“I hope people can see how dedicated the medical crews are around the country,” Jones said. “We are so fortunate to have the doctors and nurses in the hospitals in America. So many people take them for granted. They are doing a phenomenal job now, and that was so before the coronavirus. We take care of a good portion of the population. We all do what we can to make a difference.”

Dr. David Hill of the American Academy of Pediatrics concurs. “I’m proud to be part of the health care community. I hope that we will reconsider treating basic health care as a right and not a privilege and will emerge with a new appreciation of how caring for our most vulnerable citizens benefits us all.”

Appreciate the great outdoors

We all miss going to concerts, the movies and restaurants. However, we can all exercise in parks as long as we’re socially distant. Many are becoming reacquainted with the pleasures of the outside world.

“Prior to the coronavirus, how many people appreciated the beauty of a river or a lake?” Charlop said. “I’m hoping we hold on to that feeling of how great it is to get out and breathe fresh air by something that’s so natural and free. What if we spent more times in parks than malls? How much money would we save?”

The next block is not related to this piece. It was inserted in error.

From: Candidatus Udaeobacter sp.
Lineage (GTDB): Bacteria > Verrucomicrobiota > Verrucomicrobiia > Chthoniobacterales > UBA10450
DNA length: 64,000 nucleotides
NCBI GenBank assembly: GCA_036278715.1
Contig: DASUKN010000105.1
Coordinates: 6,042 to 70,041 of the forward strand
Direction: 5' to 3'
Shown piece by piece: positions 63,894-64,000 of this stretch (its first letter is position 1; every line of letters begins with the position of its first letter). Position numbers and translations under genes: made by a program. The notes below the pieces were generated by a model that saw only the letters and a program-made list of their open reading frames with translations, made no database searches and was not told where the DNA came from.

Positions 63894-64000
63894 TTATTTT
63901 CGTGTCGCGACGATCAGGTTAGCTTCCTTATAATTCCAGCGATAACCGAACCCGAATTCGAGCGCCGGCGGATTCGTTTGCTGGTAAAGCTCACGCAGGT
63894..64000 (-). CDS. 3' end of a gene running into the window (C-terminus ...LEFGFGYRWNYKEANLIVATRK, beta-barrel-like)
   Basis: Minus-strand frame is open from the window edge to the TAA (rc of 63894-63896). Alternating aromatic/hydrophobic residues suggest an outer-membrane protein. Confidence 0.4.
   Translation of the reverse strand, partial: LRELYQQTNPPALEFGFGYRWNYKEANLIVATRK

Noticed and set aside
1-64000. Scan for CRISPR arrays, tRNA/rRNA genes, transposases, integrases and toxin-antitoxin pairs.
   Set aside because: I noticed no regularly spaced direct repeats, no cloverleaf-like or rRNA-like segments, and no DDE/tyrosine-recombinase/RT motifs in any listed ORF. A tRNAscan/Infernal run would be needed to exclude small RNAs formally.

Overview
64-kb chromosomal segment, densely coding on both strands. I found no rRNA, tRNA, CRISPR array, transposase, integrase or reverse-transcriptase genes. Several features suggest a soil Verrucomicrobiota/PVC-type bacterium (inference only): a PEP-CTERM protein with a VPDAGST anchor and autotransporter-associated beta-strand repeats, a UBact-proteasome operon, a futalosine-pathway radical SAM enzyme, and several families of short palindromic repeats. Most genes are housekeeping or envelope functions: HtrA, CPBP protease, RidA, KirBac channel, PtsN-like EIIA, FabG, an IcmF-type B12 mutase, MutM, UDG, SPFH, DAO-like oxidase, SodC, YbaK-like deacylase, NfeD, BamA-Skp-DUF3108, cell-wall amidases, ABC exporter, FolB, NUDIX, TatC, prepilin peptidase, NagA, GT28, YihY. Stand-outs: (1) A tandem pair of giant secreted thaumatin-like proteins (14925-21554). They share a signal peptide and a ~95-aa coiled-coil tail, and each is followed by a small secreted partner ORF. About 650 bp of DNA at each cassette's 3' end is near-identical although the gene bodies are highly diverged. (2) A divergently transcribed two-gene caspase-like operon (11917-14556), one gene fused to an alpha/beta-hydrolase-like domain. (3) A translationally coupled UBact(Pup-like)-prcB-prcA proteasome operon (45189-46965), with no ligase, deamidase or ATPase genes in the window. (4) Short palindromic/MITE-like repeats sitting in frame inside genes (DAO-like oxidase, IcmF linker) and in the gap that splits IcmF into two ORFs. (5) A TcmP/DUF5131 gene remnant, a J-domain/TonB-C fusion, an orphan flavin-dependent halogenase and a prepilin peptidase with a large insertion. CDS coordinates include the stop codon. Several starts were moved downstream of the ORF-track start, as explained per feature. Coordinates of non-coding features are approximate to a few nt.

Kill ’em with kindness

“Caremongering” is a word that didn’t exist before the coronavirus. I dare you to try it during your marathon Scrabble contests. It figures that a stereotypically kindhearted Canadian added the word to our lexicon. Valentina Harper from Toronto, which might be the epicenter of big-hearted behavior, started the caremongering movement. The altruism is driven by social media. Hashtags provide a permanent record of all the good happening across Canada. Some of the common acts of care that are happening are supermarket runs for those who are unable to leave their home. People are cooking meals for those in need and disseminating gift cards for the recently unemployed. Can the acts of generosity continue when the quarantine is lifted?

United we stand – divided we fall

America hasn’t been so divided since the Civil War. The division between the red and blue is obvious. Few politicos walk across the aisle in Washington, D.C., to accomplish anything. However, much like after 9/11, there is increased unity. We all have to be on the same page to snuff out the pandemic. Can the country emerge from the coronavirus with unity?

“I think we can get together after the coronavirus because the only way we can get back to normal is if we do come together,” Jones said. “I know not everybody likes Donald Trump. There’s a divide between the House and the Senate, but the only way we’re going to progress is if we reconnect.”